Substantial differences are found in the 700-mb geopotential height field response between the two decadal realizations. The time-mean response in the first sample decade is characterized by the positive (zonal) phase of the North Atlantic oscillation (NAO); this response can be identified with changes in the frequency of occurrence of certain weather regimes by about one standard deviation. (Preliminary results of this numerical experiment were reported at the Atlantic Climate Variability Workshop held at the Lamont–Doherty Earth Observatory of Columbia University, Palisades, New York, 24–26 September 1997.) By contrast, the second SST anomaly decade shows a localized trough centered over the British Isles; it projects less strongly onto the model’s intrinsic weather regimes. The control run itself exhibits pronounced decade-to-decade variations in the weather regimes’ frequency of occurrence as well as in its NAO index. The two 10-yr anomaly experiments are insufficient, in length and number, to identify a robust SST response above this level of intrinsic variability.

Full access
S. Kravtsov
,
A. W. Robertson
, and
M. Ghil

Abstract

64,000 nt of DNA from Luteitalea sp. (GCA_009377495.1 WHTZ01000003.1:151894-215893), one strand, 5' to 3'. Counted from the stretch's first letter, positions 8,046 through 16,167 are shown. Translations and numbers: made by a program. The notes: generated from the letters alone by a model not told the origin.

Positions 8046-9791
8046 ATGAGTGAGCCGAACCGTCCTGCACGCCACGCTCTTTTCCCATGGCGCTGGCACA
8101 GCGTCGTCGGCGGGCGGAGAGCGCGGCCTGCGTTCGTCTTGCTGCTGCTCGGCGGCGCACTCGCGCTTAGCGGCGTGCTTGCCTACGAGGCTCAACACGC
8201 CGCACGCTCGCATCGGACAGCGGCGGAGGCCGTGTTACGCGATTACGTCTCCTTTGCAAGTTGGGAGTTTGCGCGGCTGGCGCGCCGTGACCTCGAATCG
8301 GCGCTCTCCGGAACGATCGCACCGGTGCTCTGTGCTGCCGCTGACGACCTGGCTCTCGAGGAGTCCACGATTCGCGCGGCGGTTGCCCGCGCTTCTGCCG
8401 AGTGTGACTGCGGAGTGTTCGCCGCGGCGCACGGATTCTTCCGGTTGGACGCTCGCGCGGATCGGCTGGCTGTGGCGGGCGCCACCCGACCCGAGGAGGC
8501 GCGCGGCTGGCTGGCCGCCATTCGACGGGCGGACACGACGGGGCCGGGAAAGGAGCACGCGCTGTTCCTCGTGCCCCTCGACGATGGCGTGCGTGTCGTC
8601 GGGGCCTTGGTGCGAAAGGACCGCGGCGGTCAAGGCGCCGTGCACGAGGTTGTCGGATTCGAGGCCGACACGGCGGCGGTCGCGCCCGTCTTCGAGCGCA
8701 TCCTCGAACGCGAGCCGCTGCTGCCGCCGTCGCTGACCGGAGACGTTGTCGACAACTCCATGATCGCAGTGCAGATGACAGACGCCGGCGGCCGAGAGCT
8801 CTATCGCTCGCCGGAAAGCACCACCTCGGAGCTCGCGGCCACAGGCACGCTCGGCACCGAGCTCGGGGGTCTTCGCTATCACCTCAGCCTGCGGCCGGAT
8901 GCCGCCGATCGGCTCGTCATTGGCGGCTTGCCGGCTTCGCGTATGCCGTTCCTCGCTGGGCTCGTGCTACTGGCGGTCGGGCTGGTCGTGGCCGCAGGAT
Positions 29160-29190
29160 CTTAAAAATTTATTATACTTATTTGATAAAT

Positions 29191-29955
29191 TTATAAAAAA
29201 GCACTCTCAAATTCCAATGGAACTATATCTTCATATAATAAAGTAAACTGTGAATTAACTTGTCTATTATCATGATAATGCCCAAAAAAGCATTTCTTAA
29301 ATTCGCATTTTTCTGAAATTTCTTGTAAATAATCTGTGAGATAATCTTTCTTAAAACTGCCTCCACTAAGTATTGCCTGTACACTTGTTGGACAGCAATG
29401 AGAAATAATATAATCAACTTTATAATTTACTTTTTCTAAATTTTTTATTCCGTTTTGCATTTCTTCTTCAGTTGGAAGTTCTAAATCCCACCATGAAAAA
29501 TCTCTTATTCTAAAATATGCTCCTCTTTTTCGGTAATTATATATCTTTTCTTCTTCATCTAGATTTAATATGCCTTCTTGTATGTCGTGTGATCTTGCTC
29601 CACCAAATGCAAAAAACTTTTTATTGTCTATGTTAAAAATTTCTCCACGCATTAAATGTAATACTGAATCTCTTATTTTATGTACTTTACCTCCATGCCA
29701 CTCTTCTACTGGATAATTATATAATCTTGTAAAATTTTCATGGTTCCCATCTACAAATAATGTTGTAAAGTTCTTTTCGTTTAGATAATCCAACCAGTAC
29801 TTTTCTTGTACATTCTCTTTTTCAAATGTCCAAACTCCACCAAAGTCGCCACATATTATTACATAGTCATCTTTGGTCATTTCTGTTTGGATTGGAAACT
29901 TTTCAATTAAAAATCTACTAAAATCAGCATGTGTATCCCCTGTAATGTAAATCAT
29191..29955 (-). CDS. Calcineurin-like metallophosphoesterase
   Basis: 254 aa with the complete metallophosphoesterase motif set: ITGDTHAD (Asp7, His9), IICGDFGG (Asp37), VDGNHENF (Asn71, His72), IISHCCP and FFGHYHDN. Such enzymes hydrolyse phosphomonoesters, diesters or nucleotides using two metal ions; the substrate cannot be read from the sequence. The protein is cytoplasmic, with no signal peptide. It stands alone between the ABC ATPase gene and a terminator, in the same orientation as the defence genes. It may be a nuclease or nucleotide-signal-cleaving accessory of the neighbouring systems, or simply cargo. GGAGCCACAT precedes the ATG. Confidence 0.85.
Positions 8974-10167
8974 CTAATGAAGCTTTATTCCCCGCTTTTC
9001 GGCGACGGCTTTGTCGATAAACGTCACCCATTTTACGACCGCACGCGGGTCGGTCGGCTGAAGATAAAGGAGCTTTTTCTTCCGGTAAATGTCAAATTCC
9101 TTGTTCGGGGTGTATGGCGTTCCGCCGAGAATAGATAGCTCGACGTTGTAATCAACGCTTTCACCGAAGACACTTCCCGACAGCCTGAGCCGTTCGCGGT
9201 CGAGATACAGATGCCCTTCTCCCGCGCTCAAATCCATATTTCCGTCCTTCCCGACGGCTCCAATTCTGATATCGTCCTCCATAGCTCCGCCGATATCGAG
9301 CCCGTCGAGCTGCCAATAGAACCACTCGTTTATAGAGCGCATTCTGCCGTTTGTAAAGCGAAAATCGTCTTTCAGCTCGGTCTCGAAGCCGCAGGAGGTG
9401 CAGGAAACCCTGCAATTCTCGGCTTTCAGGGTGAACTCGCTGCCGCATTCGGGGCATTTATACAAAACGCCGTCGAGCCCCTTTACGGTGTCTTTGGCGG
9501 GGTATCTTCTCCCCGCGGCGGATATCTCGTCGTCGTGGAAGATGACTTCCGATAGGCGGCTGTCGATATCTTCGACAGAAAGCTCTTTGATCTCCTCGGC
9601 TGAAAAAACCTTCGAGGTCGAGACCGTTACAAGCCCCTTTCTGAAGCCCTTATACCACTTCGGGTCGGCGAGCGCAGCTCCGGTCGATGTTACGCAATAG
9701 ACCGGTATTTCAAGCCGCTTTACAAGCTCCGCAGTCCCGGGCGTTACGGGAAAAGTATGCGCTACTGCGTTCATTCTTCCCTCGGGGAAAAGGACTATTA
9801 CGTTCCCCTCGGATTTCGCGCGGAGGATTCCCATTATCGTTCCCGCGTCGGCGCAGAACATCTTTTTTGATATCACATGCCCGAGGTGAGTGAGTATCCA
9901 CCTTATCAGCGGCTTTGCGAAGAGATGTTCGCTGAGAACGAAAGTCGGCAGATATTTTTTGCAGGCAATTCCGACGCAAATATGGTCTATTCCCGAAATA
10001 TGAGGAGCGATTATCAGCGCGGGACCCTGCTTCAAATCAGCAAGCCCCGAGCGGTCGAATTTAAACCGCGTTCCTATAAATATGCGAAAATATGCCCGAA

This paper studies multiple regimes and low-frequency oscillations in the Northern Hemisphere zonal-mean zonal flow in winter, using 55 yr of daily observational data. The probability density function estimated in the phase space spanned by the two leading empirical orthogonal functions exhibits two distinct, statistically significant maxima. The two regimes associated with these maxima describe persistent zonal-flow states that are characterized by meridional displacements of the midlatitude jet, poleward and equatorward of its time-mean position. The geopotential height anomalies of either regime have a pronounced zonally symmetric component, but largest-amplitude anomalies are located over the Atlantic and Pacific Oceans. High-frequency synoptic transients participate in the maintenance of and transitions between these regimes.

Significant oscillatory components with periods of 147 and 72 days are identified by spectral analysis of the zonal-flow time series. These oscillations are described by singular spectrum analysis and the multitaper method. The 147-day oscillation involves zonal-flow anomalies that propagate poleward, while the 72-day oscillation only manifests northward propagation in the Atlantic sector. Both modes mainly describe changes in the midlatitude jet position and intensity. In the horizontal plane though, the two modes exhibit synchronous centers of action located over the Atlantic and Pacific Oceans. The two persistent flow regimes are associated with slow phases of either oscillation.

Full access
S. Kravtsov
,
A. W. Robertson
, and
M. Ghil

Abstract